A character

His name was Robert, but most people called him Black Peter. I met him, if met is the right word, one dark February evening on leaving work. I had recently begun a new job in a Tudor mansion, bricked round in the Georgian era and reputed to be haunted.

‘Will you be all right here on your own?’ the girls in the office worried when I announced I was not going to leave with them. ‘There is a ghost, you know.’ I assured them I would be fine and shut them all out with a wave.

I had worked in older and much scarier places than this.

About half an hour later, I fumbled with the key, unfamiliar with the lock. Then, rattling the door hard, I turned, practically fell off the step and nearly had a heart attack as I bumped into Robert. No ghostly apparition, but fully flesh and blood, enough to give anyone the heeby-jeebies, he cut a Hammer Horror picture in the middle of the High Street.

Black balaclava, horn rimmed spectacles and grubby face, his black overcoat stretched to his knees and was tied up with string. No trousers, but wearing black boots and dragging a large black bin liner. Looking back, I’m sure I frightened him as much as he scared me. Possibly more.

In the days and months to come, I often saw him, usually with the bin bag in tow. As the self appointed street cleaner, he cropped up all over the place, his large dirty hands, partly encased in fingerless gloves, busying themselves picking up litter, dog ends and other detritus left by the untidy masses, doubtless saving the local authority thousands. Winter and summer, his outfit varied little, occasionally adorned by trousers, but usually not.

Sometimes you would smell him before you saw him. He would stand in the baker’s shop, turning the air to poison, until with patient smiles they gave him bread and cakes, presumably just to get rid of him.

I  learned he had been a botany professor of some description and retired from that life due to illness. I stood behind him one day in the Post Office when he gave a lecture to the woman behind the counter. From his muttered account, I recalled a biology lesson annotating the parts of a Shepherds Purse plant.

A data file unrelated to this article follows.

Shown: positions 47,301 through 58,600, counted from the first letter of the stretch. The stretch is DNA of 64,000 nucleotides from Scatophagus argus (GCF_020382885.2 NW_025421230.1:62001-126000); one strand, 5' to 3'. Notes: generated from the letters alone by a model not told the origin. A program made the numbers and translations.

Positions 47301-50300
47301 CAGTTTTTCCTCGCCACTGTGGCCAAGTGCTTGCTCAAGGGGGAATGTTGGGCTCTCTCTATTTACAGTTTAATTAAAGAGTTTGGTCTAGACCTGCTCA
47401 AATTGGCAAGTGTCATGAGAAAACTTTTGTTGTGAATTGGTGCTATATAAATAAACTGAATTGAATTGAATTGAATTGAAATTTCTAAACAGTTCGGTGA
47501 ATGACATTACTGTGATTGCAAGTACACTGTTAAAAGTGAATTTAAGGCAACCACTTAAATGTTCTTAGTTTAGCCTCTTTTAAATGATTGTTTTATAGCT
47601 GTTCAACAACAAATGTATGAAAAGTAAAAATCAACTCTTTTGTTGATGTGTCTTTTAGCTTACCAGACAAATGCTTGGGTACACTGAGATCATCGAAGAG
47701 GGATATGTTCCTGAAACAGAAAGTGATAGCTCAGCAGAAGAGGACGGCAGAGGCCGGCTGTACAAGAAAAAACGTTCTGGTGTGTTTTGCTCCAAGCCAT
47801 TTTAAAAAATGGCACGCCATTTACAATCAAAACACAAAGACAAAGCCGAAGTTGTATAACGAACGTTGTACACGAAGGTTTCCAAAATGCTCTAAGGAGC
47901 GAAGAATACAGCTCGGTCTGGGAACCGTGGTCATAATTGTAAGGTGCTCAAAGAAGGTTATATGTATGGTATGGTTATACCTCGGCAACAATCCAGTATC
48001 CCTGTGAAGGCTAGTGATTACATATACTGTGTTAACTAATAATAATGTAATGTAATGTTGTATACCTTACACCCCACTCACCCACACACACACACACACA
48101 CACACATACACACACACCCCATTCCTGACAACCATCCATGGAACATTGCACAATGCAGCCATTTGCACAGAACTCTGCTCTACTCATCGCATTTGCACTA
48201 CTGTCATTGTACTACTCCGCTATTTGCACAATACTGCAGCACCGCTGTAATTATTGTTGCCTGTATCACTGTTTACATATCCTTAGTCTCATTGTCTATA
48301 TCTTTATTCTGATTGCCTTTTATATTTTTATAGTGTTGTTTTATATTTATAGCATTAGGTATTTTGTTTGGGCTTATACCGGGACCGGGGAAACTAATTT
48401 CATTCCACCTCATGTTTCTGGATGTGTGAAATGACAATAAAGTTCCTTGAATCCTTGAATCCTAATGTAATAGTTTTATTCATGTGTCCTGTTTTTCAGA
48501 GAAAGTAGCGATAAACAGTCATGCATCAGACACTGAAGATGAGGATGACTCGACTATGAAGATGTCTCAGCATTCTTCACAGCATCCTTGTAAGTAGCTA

‘The carpel consists of stigma, style, ovary and ovule whilst the filament and anthers are collectively known as the stamen.’ He broke down each part still further while we of the queue listened politely, then when he had finished, he beamed at us all and bought a first class stamp.

A fire at his home took Robert away. He lived in an old black house down on the marshes, miles from anywhere, difficult for a fire engine to reach. Everything destroyed, he was taken to hospital and I never saw him again.

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18 responses to “A character

  1. Wow, this is fantastic. You remind me of my own blog. I too just like to write fiction and throw it up. Glad to see you an FB too. Just liked you.

    I like finding characters is the strangest of the places, that’s the truly wonderful thing about writing, when you meet people and things that you didn’t know before.

    Thank you for sharing this.

  2. Great little story. We actually have a character like that in our town. Unfortunately everyone calls him “Crazy Mike”.

    • I think every town has a character like that and we should be able to accommodate him or her without resorting to names like ‘crazy’. But I suppose it’s fractionally better than ‘smelly’ which was a name stuck on one poor woman. Thank you for your commenting and sharing this with me.

  3. Very nice scene and interesting character. Thanks for sharing.

    • That’s a pleasure. Nice to see you and delighted to have you following me. I have stopped by for a look at your blog a couple of times, but haven’t had time to read much yet. I will be sure to very soon.
      Thank you.

  4. Wonderful story! Enjoyed it immensel. Thanks for sharing it with your readers.

  5. Great character – I can see him and smell him! Amazing what’s there on the compost heap. One of the great advantages of being in the ‘older and wiser’ category is the richer, larger compost heap to draw on!

  6. This post reminds me of a girl that I had a crush on. Before I had the chance to say a word to her, the house that she was living in caught fire. I had heard once that she got trapped inside; I later heard that she was doing all right and no one was home when the fire started. Then, I was also told that one in the family started the fire for the insurance money. — Funny how such memories return after reading something so attention-grabbing.

  7. Thanks for letting me camp out in your blog for a little while today. I had a great time and tried to leave my campsite as good as when I arrived. I’ll be back!

  8. Pingback: To Sniff or Not to Sniff? That is the Question. | patwoodblogging

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